Achar Day… how I learnt to make a Nyonya specialty in 1968 and it still makes me happy every time

On December 5 1968 my classmate at St John’s Institution, Kim Low, came to my house to show my mother and sister how to make his mother’s Achar Awak.

This was after I’d gone on and on about how good it was and everyone at home wanted to try it too. I had never had Achar Awak before I visited Kim’s home for Chinese New Year and it was indescribably wonderful. It was a pickle, a salad, a mixed-vegetable offering to the gods.

At 15, I had never tasted Nyonya food, the Straits Chinese cuisine that is sometimes Chinese, sometimes Malay-Indonesian, using herbs and roots and spices that make it the taste of Southeast Asia. I wrote a story for The Sunday Times in 2005 about eating at Kim’s mother’s table and getting hooked for life on Nyonya food.

But this is about the achar. Kim brought the recipe when he came to our house in United Gardens, off Old Klang Road. He had asked his mum and written it down by hand on both sides of a sheet of lined exercise book paper. And this is what it said:

ACHAR AWAK (Penang Achar) 


Peanuts (groundnuts, shelled) ½ kati

Dried chili – 10 cts worth – ½ of small bowl

Onions – 10 cts worth – 1 small bowl (skinned)

Blachan – a medium sized piece

Saffron (kunyit) – 5 cts, 2 sticks enough

Coconut oil

Plenty of vinegar  


Goreng kachang (Fry peanuts in pan with no oil, till brown. Then skin it. Then pound it to smooth pieces or like peanut butter.) Keep aside for a while.

Pound chilis, onion, garlic, blachan and saffron together till very smooth. Keep aside.


Cabbage – 50 cts  Cucumber – 20 cts

Long beans – 10 cts  Bean a la French – 10 cts

Green chilly – 5 cts Red chilly – 5 cts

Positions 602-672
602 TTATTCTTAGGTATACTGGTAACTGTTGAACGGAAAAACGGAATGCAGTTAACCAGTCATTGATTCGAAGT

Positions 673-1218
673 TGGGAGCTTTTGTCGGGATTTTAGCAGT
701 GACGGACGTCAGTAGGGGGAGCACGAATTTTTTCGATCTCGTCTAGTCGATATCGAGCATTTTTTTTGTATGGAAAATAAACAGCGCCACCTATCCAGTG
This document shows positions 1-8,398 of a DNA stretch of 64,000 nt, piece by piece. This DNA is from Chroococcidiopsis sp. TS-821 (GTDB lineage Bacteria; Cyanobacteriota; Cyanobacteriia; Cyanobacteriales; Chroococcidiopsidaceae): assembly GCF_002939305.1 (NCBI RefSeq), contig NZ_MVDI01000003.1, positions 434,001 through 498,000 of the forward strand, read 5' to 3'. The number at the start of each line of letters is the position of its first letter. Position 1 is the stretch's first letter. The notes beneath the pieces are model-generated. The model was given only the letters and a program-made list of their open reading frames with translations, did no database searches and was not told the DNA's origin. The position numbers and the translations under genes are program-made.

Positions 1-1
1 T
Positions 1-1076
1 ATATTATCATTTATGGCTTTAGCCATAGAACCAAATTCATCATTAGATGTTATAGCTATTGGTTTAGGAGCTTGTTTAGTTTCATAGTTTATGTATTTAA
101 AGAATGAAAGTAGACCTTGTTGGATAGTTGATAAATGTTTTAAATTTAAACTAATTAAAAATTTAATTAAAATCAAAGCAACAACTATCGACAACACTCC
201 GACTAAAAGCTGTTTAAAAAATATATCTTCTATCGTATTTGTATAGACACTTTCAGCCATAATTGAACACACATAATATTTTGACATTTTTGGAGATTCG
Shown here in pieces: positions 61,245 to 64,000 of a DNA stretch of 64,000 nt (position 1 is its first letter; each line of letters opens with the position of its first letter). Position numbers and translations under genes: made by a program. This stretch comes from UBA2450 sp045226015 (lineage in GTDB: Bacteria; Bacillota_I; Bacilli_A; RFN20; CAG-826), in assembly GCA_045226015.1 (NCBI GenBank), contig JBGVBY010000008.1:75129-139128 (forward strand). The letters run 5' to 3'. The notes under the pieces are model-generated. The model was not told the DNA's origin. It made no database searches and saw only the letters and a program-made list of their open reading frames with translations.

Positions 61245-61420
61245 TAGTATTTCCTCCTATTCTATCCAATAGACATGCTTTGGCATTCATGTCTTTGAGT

Linseed (Bijan in Malay, Chee Mah in Chinese, ask the shop man) – 10 cts

Sugar Salt


Cut vegetables in ½-inch strips. Pulp of cucumber to throw away, take only the hard part. Then boil in 2 parts water to 1 part vinegar. Boil each vegetable separately.

Pour oil in big (huge) frying pan. Leave till hot. Then pour in mixture of chili, onion etc and fry till brown (brown means brown, not burnt). Then pour in bowl of vinegar. Add 1 cup sugar and 2 or 3 pinches of salt to taste. Leave it to boil for 5 min. Leave it to cool for ½ an hour. Then mix the gravy with vegetables, peanuts and linseed. Mix well.                                And THEN!! Makan lah!

You start with your favourite mix of vegetables, cut the same size and blanched quickly in a vinegar-water mix. Then you make the magic gravy that transforms it all into Achar Awak.

It was a good thing that Kim came and showed us. You had to see the quantities to know how much of each item was needed. The recipe left out tamarind until it was time to add the liquid from a golf-ball-sized lump of tamarind pulp mixed with water to the gravy.

It also missed the critical step of slicing a bowl of garlic thinly to fry till golden and then pound to a fragrant powdery paste, the magic ingredient in the gravy. You also had to dry-fry peanuts, shell them and pound them to add to the gravy.

Which all shows why getting a recipe is great, but nothing beats watching the cook at work. At 15, Kim was an expert from having helped his mother make Achar Awak.

Making the gravy starts with frying the rempah, the spice mix, adding tamarind liquid, sugar and salt and keeping it on the fire till it looks right and tastes right.
When the gravy is cool, you add toasted sesame seeds and pounded peanuts.
Stir, stir, stir until you get this heady spicy mix, bursting with Southeast Asian flavours.

The achar turned out very well that day, and we had a huge bowl that disappeared so quickly, we had to make it again.